One of the most common questions raised by the beginners is “what type of singing voice do I have?”
Voice types are dynamic depending on what benchmarks you are using. If we are talking about your specific type of singing voice, there is no exact answer that you can expect. Of course, we are already familiar with the terms such as bass, tenor, alto, and soprano. But if we are pinpointing the type of male singing voice with the Fach method, for instance, it will be more complex when you do it alone.
But let’s just start with the simpler methods first.
Discovering the voice type will depend on your exercise and how far you’ve been practicing from the beginning of your singing career.
*Here is how you’d find your voice type*
First things first, you will want to warm up before testing your voice. The vocal warm up is a very crucial step to take to make yourself more prepared for testing the vocal range. In other words, you will want to know the best you can do in your optimal condition. The warmup techniques can revolve around sirening, humming scales, as well as singing scales.
Find your lowest note and highest note
Finding your lowest note and highest note is very important to determine your exact choice type.
You could use any musical instrument at home such as piano, guitar, etc. But I’d like to recommend using piano because you can easily sing along as you play the note from your piano.
If you don’t have a physical piano, you could use a free online piano that you can open directly through your browser.
Firstly, locate the Middle C, and sing along when you play the note. Hit the lower note down to the white keys. Follow to sing along to each lower note until you reach the lowest you can sing.
In the middle C, the note you find should be followed by number 4. If you can reach the note in the octave below Middle C, the number will be 3 and so on.
Keep in mind that the lowest note that you could record is the note that you can sing conveniently without struggling too much.
When you need to locate your highest note, it is pretty similar to lowest note finding. You could start from Middle C and travel up to a higher note until you reach the peak note that you can do. It is okay to use your falsetto voice until you are able to find the last note. Do not attempt to pass the maximum note that you are able to reach by now. You must stop right at the highest note that you are comfortable with.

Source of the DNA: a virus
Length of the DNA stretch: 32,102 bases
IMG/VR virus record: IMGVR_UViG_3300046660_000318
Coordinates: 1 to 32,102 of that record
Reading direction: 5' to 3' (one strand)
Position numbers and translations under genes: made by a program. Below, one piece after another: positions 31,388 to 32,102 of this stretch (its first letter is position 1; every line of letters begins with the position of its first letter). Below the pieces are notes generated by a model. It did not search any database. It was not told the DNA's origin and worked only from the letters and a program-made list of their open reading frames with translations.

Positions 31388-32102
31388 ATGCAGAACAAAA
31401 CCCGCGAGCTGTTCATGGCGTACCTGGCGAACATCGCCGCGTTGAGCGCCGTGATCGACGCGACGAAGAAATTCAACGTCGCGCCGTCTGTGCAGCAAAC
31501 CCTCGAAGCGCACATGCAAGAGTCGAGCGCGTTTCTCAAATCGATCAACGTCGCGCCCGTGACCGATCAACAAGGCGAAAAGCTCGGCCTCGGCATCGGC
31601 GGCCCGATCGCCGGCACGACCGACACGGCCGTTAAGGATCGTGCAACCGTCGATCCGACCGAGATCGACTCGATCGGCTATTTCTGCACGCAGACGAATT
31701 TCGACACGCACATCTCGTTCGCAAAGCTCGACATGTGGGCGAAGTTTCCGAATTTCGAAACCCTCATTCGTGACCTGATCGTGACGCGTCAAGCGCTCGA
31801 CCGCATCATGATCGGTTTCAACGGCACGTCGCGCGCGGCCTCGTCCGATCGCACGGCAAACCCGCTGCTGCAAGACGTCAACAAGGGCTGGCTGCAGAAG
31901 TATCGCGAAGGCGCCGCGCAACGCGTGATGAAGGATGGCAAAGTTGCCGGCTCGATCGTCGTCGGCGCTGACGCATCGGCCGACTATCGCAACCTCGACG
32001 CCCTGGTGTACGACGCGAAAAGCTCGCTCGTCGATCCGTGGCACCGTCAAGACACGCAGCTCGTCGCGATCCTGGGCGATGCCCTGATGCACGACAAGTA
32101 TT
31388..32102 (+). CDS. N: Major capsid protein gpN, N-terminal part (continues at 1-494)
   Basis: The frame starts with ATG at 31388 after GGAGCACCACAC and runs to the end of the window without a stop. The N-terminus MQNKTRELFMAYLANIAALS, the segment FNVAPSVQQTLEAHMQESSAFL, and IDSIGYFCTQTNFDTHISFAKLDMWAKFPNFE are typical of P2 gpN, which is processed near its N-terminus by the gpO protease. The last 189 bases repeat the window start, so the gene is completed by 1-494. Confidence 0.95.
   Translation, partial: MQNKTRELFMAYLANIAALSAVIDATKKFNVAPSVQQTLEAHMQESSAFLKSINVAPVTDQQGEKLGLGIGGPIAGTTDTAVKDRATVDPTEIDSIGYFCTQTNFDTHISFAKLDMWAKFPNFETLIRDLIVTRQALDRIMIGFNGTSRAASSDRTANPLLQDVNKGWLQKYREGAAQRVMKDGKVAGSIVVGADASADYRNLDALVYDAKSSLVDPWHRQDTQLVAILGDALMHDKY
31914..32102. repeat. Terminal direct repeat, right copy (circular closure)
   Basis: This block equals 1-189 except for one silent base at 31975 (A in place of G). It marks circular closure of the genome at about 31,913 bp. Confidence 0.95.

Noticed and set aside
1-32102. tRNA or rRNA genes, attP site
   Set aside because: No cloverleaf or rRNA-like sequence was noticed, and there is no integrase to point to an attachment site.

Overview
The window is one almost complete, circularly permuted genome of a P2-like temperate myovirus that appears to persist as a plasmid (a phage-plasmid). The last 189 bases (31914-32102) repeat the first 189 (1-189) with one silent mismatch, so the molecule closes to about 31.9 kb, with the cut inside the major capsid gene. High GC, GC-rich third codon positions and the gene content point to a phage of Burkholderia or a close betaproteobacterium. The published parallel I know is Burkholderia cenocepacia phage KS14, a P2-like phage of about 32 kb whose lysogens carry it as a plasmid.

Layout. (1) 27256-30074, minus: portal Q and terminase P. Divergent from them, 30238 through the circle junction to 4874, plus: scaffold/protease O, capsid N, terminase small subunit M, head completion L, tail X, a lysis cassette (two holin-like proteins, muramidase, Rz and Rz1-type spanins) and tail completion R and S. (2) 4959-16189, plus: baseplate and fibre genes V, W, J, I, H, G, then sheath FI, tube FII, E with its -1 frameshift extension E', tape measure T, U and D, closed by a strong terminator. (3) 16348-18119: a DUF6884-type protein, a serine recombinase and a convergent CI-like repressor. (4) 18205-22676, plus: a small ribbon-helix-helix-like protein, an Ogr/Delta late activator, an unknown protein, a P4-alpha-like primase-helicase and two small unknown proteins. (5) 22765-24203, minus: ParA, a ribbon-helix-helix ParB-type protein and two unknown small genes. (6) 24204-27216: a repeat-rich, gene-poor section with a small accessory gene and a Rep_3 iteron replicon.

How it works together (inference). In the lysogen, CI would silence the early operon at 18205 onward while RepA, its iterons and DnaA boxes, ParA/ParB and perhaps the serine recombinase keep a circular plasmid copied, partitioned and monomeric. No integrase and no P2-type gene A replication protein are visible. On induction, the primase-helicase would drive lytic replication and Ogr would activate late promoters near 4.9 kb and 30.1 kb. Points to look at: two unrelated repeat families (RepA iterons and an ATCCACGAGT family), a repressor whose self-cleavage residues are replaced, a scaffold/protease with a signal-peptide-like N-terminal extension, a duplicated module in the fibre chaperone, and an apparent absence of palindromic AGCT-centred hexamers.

Find your voice type
Once you’ve located the lowest and highest note at your part, you will want to check them against the common voice types. Here are the types that you can compare:
Soprano: C4 – C6
Mezzo-Soprano: A3 – A5
Alto: F3 – F5
Tenor: C3 – C5
Baritone: G2 – G4
Bass: E2 – E5
It won’t take a long time until you can find your vocal range and voice type.
But here is the thing. The categories that I’ve mentioned above shouldn’t exactly dictate your capability. There’s a chance that your voice types could change in the future after improving your vocal skills.
Also, depending on your current physical conditions, you can also sing higher or lower than the range you’ve pinpointed. It is not a mistake, exactly.
Those are the ways you remember the ranges of the notes you can reach so that when you practice, you can really define what you are capable of and not.
Defining your voice type with German Fach System
The better and more accurate way to define your voice type is by using the German Fach System.
It is indeed more complicated than the simple steps we’ve mentioned before.
German Fach System proposes 25 different voice types in total. And to locate the right voice type of yours, you will need to consider 10 variables before finally determining your voice types. Unless you have ample knowledge about German Fach System, don’t do it all alone. Your chance will be greater if you ask for professional help to help you find your exact type of singing voice.